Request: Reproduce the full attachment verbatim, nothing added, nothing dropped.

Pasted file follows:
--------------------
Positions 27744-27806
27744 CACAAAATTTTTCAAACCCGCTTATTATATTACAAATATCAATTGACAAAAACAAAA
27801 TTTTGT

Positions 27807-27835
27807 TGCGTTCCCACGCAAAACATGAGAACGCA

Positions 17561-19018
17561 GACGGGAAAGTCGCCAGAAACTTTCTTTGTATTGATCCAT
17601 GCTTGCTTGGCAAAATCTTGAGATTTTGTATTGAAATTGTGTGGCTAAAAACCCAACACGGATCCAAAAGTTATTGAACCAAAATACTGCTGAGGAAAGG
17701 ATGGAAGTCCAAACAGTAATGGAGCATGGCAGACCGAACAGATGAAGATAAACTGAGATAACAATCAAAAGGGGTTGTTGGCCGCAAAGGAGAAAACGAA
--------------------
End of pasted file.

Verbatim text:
Positions 27744-27806
27744 CACAAAATTTTTCAAACCCGCTTATTATATTACAAATATCAATTGACAAAAACAAAA
27801 TTTTGT

Positions 27807-27835
27807 TGCGTTCCCACGCAAAACATGAGAACGCA

Positions 17561-19018
17561 GACGGGAAAGTCGCCAGAAACTTTCTTTGTATTGATCCAT
17601 GCTTGCTTGGCAAAATCTTGAGATTTTGTATTGAAATTGTGTGGCTAAAAACCCAACACGGATCCAAAAGTTATTGAACCAAAATACTGCTGAGGAAAGG
17701 ATGGAAGTCCAAACAGTAATGGAGCATGGCAGACCGAACAGATGAAGATAAACTGAGATAACAATCAAAAGGGGTTGTTGGCCGCAAAGGAGAAAACGAA